Scouts' Dishonor: The Most Regretted Unsigned Draft Picks in MLB History
Last year, when agent Scott Boras refused to lower the asking price for his client, No. 1 draft pick Stephen Strasburg, there was a realistic chance that the Washington Nationals would not come to terms with the prolific young fireballer.
The most hyped prospect the game has ever seen going unsigned would have been a huge deal, but each year, several hundred drafted players don't end up signing with the teams that pick them.
If a team doesn't show serious interest in a guy it picks, sometimes a high school player will decide to give college a try, or an underclassman undergrad will choose to play another season in hopes of earning a more lucrative contract offer in the next year's draft. Plus, there's a whole plethora of personal problems that no one can predict.
Most of them disappear and are never really heard from again; the executives who snubbed them sleep just fine knowing that "the one that got away" wouldn't make for a very exciting fish story.
But a small minority end up haunting those scouts' dreams for the rest of their lives.
Some snubbed stars are now top prospects. Others are perennial All-Stars, and a few are unquestioned studs who would have dramatically changed the futures of the franchises who forgot about them.
Here are the 20 most regrettable unsigned draft picks in MLB history.
No. 20: Andrew Bailey, Brewers
Round 16 (No. 475 overall), 2005
As Trevor Hoffman struggles in Milwaukee, the Brewers would surely love to have a stable closer. A reigning Rookie of the Year in the bullpen would sound pretty good to the Brew Crew right about now.
But they missed their chance, and now Bailey is dominating opposing hitters in Oakland, biding his time before he becomes the next great closer to be traded by Billy Beane.
No. 19: Daniel Bard, Yankees
Round 20 (No. 604 overall), 2003
A flamethrowing right-hander with a knack for notching K's, Bard is widely recognized as one of the best young relievers in the game.
Of course, the fact that he would have been the perfect heir to Mariano Rivera's throne isn't the only reason he's on this list. Bard wouldn't have beaten out Bailey if he now pitched for any team besides the rival Red Sox.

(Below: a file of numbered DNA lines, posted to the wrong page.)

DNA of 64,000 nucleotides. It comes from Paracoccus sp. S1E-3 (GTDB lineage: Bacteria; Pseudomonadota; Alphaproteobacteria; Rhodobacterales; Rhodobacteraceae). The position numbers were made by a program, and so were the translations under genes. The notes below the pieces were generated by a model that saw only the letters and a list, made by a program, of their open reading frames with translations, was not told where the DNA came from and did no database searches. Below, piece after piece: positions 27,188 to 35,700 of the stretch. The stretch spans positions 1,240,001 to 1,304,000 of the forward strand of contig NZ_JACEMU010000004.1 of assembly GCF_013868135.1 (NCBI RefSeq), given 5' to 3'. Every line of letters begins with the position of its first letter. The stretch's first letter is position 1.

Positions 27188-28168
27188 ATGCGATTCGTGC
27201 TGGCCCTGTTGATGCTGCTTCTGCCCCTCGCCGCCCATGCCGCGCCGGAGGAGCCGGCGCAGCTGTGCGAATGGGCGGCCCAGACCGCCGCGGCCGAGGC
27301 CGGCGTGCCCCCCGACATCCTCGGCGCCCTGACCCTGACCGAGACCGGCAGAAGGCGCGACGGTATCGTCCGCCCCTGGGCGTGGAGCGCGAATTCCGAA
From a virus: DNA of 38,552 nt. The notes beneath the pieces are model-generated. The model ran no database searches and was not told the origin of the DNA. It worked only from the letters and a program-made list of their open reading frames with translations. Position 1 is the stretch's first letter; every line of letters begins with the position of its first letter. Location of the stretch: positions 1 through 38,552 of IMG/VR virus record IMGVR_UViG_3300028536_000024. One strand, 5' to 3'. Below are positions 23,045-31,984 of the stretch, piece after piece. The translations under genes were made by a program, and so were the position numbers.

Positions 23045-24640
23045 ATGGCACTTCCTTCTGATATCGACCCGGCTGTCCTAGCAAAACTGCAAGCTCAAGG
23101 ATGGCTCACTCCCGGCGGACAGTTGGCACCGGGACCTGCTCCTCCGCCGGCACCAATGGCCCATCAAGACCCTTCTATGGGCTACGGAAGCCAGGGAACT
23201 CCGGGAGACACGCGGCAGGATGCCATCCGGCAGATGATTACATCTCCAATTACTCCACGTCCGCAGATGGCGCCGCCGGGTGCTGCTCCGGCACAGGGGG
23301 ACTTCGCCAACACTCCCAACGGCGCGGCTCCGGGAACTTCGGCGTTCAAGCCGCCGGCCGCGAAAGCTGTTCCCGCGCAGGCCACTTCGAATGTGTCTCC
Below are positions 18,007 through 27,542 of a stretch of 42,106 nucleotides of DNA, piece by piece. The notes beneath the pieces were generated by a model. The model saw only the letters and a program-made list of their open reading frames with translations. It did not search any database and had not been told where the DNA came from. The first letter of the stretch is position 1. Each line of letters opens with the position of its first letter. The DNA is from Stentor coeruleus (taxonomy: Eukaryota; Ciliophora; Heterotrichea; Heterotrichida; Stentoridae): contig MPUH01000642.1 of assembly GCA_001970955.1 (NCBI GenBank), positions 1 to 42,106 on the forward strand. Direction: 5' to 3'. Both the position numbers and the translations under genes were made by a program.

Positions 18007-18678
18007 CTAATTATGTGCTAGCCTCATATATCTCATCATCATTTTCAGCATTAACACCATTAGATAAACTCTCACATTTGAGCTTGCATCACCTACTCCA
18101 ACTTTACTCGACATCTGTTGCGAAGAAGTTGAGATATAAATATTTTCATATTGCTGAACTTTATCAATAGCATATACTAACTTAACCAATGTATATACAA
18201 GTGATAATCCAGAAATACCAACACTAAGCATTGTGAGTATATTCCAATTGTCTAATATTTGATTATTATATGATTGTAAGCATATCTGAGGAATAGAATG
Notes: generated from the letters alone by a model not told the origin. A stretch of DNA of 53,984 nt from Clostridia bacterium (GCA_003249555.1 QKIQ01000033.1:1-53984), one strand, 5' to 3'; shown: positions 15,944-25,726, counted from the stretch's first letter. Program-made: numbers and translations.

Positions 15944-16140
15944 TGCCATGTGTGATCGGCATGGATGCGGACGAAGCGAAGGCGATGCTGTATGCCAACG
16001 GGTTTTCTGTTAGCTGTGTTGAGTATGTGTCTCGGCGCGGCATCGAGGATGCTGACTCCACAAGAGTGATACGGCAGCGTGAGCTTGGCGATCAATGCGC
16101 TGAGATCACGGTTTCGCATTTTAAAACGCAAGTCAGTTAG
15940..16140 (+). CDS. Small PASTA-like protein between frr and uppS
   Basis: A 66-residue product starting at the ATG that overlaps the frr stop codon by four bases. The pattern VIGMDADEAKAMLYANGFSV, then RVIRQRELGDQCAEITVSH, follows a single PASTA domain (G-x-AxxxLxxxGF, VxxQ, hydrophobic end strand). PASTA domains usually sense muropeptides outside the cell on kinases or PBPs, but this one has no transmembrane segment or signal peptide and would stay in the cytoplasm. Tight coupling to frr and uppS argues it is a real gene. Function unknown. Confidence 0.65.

No. 18: Buster Posey, Angels
Round 50 (No. 1,496 overall), 2005
That's right—Posey, one of the top catching prospects in the game and an eventual No. 5 overall pick, was once the last-round pick of the Los Angeles Angels of Anaheim.
Before you judge the Halos too harshly, though, consider that every other team in the league had at least 49 opportunities to take him.
No. 17: Brian Matusz, Angels
Round 4 (No. 133 overall), 2005
So, the Angels almost had two of the top prospects in the game. If any LA fans are reading this, I hope it's not a sore subject.
To be fair, the Halos aren't desperate for pitchers or catchers. But come on—is there any team in the game that wouldn't kill to have Posey and Matusz for the foreseeable future?
Nos. 15 and 16: Ian Kinsler, Diamondbacks
Round 29 (No. 879 overall), 2000; Round 26 (No. 788 overall), 2001
Okay, so he's having a down year in 2010, but he's still been one of the best second basemen in the game over the last couple years, even joining the 30/30 club in 2009.
Apparently, the D-Backs saw enough in him to draft him twice, but not enough to actually sign him.
No. 14: Jacoby Ellsbury, Rays
Round 23 (No. 674 overall), 2003
From Carl Crawford and B.J. Upton to Desmond Jennings and Ben Zobrist, the Rays have more speedy young outfielders than they know what to do with. They probably aren't losing too much sleep over this one.
Still, I would love for someone to try and explain why Tampa Bay wouldn't be better off if they had held onto Ellsbury.
No. 13: David Price, Dodgers
Round 19 (No. 568 overall), 2004
Notice a pattern yet? Of the 17 players on this list, four of them were drafted by a Los Angeles team.
Price was the hero of the Rays' 2008 pennant run and was named Baseball America's No. 2 prospect heading into 2009. Oh, and so far this year he's 8-2 with a 2.29 ERA.
No. 12: Jonathan Papelbon, Athletics
Round 40 (No. 1,208 overall), 2002
Unthinkable as it may sound, the anchor of Boston's bullpen and the franchise's all-time saves leader was almost an Oakland Athletic.
The A's picked Papelbon in the same draft as Nick Swisher and Jeremy Brown, as described in Michael Lewis' bestselling book, Moneyball.
No. 11: Mark Teixeira, Red Sox
Round 9 (No. 268 overall), 1998